Another serious omission occurs in a section on ‘the shift of worldviews in psychology’ (pp. 87-91). Bear in mind here that a key point of the section is ‘the shift in emphasis from things to relationships’ (p. 89). Here there are appreciative references to Neitzsche (and his ‘lyric nihilism’) Descartes, Jung, Hillman, Klein et al – but no reference at all to Ken Wilber who has contributed more than most – and clearly more than Ogilvy either knows or, more likely, will admit – to this very discussion. 5 Ogilvy and Wilber have known each other for many years. But Wilber is ‘othered’ in this book because Ogilvy disagrees with him about certain fundamental assumptions. It is, however, merely weak to disagree by ‘othering’ and ignoring. It would have been far better to engage and, if necessary, rebut, argue, develop some sort of dialectic with the Wilberian perspective as many other equally talented people have done. But that is not attempted and the book loses credibility as a result. Like it or not, advanced practitioners cannot afford to ignore the human and futures implications of Wilber’s work, especially if they are in the business of re-assessing worldview commitments.

The title of the book, we recall, is Creating Better Futures, and I certainly believe that this is indeed what Ogilvy had in mind. Moreover, as I’ve tried to indicate, he has a great deal to offer, both as a theorist and as a practitioner. He is articulate and writes with great skill and enviable clarity. But there is one final feature of this book that renders it incapable of ever approaching its declared goal – the subject throughout is the USA. Despite his evident breadth of knowledge, his wide travel and impressive range of sources the book remains trapped within an American frame. As such it literally cannot encompass other alternatives to the continued expansion of the market, nor acknowledge the varied expressions of American power that support and maintain it. Indeed, the greatest silence in this work is the way it fails to question America’s hegemonic interests and the military, economic, cultural and technical imperatives through which they are expressed. Instead these awkward facts are set aside in favour of an anodyne, uncritical account, based on simplistic historical analogies, of the alleged shift from ‘politics’ to ‘the market’. In other words Ogilvy’s approach serves to obscure, not clarify, key shifts in the post-modern world that require depth understanding and critique. For someone so steeped in Marx and philosophy it seems odd that Ogilvy has chosen to ignore a significant body of work dealing with the problematics of post-modernity and market-led ideologies, in favour of surface-level advocacy. 7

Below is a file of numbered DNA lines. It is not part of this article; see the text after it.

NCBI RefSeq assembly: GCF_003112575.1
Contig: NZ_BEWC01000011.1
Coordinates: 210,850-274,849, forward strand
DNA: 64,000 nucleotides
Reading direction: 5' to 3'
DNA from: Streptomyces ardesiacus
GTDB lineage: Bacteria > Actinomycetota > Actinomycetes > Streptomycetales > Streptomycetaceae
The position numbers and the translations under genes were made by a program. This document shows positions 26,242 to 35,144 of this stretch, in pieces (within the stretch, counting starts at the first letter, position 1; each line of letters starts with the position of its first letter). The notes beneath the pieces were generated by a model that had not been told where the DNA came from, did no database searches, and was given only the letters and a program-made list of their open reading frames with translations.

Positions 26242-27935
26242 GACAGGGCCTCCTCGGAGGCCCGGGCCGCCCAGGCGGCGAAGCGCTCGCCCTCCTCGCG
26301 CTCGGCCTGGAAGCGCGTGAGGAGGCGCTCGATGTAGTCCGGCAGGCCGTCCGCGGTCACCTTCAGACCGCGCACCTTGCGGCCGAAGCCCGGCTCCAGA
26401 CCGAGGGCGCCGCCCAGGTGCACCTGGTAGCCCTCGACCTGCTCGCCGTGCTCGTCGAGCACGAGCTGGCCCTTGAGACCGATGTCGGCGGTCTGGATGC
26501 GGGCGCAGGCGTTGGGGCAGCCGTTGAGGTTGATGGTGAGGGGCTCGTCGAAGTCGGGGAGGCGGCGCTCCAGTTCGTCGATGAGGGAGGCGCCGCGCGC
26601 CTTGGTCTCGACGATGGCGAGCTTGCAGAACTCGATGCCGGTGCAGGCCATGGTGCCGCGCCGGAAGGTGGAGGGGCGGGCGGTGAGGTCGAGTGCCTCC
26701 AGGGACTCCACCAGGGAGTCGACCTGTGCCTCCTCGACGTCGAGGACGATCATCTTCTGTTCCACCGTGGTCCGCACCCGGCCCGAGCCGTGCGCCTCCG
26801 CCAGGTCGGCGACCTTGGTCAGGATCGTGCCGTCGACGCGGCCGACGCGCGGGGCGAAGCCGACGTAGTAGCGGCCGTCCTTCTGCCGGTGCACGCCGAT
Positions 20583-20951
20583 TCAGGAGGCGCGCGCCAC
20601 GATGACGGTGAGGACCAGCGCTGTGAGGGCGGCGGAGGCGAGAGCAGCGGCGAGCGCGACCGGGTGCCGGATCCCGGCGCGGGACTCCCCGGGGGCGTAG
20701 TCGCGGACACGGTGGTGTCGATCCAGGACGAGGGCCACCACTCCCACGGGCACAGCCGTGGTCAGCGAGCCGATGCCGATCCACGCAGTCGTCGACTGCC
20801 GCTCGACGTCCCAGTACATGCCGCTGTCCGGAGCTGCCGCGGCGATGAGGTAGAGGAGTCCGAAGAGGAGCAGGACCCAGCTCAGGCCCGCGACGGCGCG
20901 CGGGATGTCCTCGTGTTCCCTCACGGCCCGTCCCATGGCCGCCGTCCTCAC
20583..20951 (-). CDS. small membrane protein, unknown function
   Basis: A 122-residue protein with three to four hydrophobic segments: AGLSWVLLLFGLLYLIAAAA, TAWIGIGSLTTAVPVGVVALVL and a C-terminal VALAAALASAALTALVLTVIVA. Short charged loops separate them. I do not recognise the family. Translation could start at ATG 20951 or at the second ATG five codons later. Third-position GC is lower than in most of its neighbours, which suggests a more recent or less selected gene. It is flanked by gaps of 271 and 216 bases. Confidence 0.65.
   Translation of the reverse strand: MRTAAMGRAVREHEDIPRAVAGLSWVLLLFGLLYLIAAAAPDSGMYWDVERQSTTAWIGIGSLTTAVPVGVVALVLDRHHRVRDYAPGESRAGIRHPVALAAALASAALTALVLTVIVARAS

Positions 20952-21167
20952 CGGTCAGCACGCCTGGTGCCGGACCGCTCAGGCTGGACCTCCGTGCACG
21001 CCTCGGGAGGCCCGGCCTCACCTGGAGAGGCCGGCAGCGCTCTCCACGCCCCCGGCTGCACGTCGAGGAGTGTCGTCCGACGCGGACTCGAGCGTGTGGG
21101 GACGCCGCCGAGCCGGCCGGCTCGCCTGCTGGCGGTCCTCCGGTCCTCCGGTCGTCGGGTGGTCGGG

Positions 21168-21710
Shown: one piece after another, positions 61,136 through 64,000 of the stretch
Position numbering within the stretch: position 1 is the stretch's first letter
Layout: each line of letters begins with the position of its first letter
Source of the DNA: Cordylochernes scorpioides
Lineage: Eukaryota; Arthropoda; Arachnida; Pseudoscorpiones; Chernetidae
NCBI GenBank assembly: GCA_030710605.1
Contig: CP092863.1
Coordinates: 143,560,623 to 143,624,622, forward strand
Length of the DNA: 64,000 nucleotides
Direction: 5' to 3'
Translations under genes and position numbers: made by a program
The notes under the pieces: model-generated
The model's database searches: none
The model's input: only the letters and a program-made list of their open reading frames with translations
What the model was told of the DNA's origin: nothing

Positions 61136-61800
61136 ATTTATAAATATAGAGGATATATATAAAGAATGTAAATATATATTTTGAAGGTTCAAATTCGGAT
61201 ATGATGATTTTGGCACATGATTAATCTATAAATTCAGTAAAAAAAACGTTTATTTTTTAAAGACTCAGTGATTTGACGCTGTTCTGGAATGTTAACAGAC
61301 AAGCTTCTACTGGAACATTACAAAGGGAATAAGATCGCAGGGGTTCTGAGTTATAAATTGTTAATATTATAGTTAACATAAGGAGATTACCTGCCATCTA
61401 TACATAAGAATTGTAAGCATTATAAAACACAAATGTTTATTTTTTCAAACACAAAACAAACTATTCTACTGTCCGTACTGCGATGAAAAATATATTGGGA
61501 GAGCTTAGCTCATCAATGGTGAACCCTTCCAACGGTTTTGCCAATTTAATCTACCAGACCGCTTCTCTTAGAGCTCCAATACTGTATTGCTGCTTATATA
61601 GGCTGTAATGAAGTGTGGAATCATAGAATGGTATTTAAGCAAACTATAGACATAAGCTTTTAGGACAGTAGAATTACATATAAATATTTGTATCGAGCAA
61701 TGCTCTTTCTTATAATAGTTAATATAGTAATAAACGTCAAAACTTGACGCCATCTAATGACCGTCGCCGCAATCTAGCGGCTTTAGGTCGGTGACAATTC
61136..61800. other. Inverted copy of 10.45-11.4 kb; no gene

These oversights are highlighted in the final section of the book where the usefulness of ‘scenario planning’ for ‘education’ and ‘health care’ are discussed. In both cases the focus is exclusively American and therefore of strictly limited value anywhere else. Despite good intentions the result is a reimposition of the standard Western hegemonic view and the ‘othering’ of the bulk of humanity, along with all its diversity and rich patterns of possibility for the future. Despite sketching in aspects of a more fluid, transactional and ‘relational’ worldview, Ogilvy cannot see that he is failing to apply his own philosophy.

The final irony is that the concluding section is called ‘Earth Might be Fair’. Here, yet again, we see the unconscious transference from one specific cultural context to the global one. But there is nothing global at all about the path Ogilvy has chosen to tread and which this book so clearly tracks. I cannot avoid the conclusion that one of the very best minds to grace the Futures field has, in effect, quit the scene and watered down its earlier impressive work to fit a diminished frame of reference. This is a great pity. The author has forgotten that Futures work advances through open and collegial processes of dialogue, critique and innovation across organisational and cultural boundaries. As a symbolic and applied domain of enquiry it has far more to offer than a single over-exposed, over-hyped and commercialised method enacted within a dominant cultural frame. 8 The field has moved on enormously in recent years and I regret to see one so able producing a book that speaks so clearly not of collective progress toward a ‘better world’, but of market ideology and professional isolationism. As such this book falls a long way short of the mature expression that we have a right to expect. Moreover, it works against the interests of the field as a whole.

Creating Better Futures stands as a warning to all practitioners that there is no substitute for staying open and engaged at all times, however deep our philosophical foundations – or differences – may be.


  1. Ogilvy, J. Futures Studies and the Human Sciences: The Case for Normative Scenarios, Futures Research Quarterly, 8, 2, Summer 1992, pp 5-65. Reprinted in Slaughter, R. (ed) New Thinking for a New Millennium, Routledge, London, 1996, pp 26-83.
  2. For a recent example see Inayatullah, S. Questioning the Future, Tamkang University, Taiwan, 2002.
  3. See the Integral Futures web site: http://integralfutures.com/wordpress/
  4. Ogilvy, J. 1996, op cit p 26.
  5. See Wilber, K. Integral Psychology, Shambhala, Colorado, 2000.
  6. Two sources that profoundly question the ‘shift to the market’ are Beck, U. World Risk Society, Polity Press, Cambridge, 1999. Also Bauman, Z. Society Under Siege, Polity Press, Cambridge, 2002.
  7. Slaughter, R. From Forecasting and Scenarios to Social Construction: Changing Methodological Paradigms in Futures Studies, Foresight 4, 3, 2002, pp 26-31.

Australian Foresight Institute, 10th October 2002, Melbourne.

Published in Futures Vol 35, 2003, pp. 889-892.